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ABA: The American Bankers Association
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How Do Overdrafts Happen?

When you ...

  • write a check
  • withdraw money from an ATM
  • use your debit card to make a purchase
  • make an automatic bill payment or other electronic payment

... for more than the amount in your checking account, your bank has the choice to either pay the amount or not. If it pays even though you don’t have the money in your account, you may be charged an "overdraft fee" in addition to owing the overdraft amount the bank advanced to honor your transaction. If your bank returns your check without paying it, you may be charged a "nonsufficient funds" or NSF fee.

The person or company that you wrote the check or made an electronic bill payment to—for example, a store, your landlord, or the phone company—may charge you an additional fee. If your bank refuses to pay your debit card purchase for lack of funds in your account, you will need to find another way to pay the merchant for the goods on the counter you were expecting to purchase.

Avoiding overdrafts may be the lowest-cost way to protect your hard-earned money. But if you want overdraft protection to cover occasional mistakes or temporary funds shortfalls, then ask your bank about the plans or services it offers that provide the benefit you need at a cost you are willing to pay.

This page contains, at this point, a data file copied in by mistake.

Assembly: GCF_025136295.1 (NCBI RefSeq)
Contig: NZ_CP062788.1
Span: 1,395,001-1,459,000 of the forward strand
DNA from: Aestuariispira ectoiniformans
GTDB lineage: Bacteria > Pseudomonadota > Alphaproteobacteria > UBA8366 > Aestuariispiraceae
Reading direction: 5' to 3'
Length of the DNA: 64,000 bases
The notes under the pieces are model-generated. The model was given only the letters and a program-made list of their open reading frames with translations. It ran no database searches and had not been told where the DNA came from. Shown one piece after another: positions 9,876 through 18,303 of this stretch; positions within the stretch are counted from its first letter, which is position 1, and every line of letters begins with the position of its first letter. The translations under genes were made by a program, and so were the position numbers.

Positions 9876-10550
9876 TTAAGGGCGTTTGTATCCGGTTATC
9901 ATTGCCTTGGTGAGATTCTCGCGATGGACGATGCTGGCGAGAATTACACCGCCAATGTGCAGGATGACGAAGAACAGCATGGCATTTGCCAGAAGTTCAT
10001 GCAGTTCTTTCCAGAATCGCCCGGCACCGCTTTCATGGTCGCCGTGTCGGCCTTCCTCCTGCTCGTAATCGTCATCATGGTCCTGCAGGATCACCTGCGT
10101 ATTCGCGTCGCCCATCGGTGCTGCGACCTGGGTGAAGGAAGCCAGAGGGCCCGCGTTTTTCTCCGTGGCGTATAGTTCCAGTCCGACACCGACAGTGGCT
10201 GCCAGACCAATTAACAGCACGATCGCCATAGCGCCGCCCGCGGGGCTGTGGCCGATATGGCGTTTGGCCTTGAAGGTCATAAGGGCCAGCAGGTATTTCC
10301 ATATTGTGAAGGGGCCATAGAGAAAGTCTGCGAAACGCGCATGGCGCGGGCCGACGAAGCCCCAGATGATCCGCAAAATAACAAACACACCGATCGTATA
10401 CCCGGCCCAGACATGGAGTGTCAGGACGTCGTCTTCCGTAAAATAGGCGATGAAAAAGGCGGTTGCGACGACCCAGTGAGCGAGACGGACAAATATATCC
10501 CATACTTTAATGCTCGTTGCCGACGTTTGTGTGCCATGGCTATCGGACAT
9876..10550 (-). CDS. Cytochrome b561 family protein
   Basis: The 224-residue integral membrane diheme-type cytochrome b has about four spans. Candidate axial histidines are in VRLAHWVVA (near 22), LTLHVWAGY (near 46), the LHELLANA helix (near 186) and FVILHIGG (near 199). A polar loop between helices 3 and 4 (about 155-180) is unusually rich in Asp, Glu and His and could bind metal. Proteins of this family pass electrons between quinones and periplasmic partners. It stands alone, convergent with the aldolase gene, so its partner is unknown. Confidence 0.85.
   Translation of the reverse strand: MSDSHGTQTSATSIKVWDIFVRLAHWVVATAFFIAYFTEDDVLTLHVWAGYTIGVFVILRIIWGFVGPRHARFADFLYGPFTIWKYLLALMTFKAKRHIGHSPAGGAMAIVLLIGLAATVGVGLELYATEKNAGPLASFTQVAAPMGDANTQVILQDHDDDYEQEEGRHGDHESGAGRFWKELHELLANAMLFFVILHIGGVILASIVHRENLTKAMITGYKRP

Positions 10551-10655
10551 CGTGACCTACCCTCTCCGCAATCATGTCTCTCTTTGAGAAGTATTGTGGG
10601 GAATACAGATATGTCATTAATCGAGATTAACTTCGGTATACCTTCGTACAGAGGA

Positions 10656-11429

How Can You Deal with Occasional Overdrafts?

To deal with occasional overdrafts, banks generally have some type of overdraft accommodation practice.

  • Standard overdraft services for checks and electronic bill pay. Many banks provide some form of overdraft service as a standard practice so that your checks do not bounce and your electronic bill-pay transactions go through. You will owe an overdraft fee to the bank for each overdrawn item the bank pays at its discretion. But you will avoid the merchant’s returned-check fee and will stay in good standing with the people you do business with.
  • Standard overdraft services for debit cards. Banks that follow standard overdraft services for checks often make this coverage available for everyday debit card and ATM transactions. You need to expressly request this type of service or "opt-in." After you opt in, incurring a debit card overdraft will result in a fee, but your transaction will go through as you intended. If you do not opt in, a debit card purchase that would result in an overdraft will be denied unless you have another overdraft protection plan.
  • Overdraft protection plans. Your bank may offer a formal line of credit or a link to your savings account to cover any type of transaction that overdraws your account. Banks typically still charge a fee each time you overdraw your account, but overdraft protection plans are often less expensive than standard overdraft services.

The choice is yours. Consider the costs when choosing protection against overdrafts.

Ways to Manage OverdraftsExample of possible costs for each incident*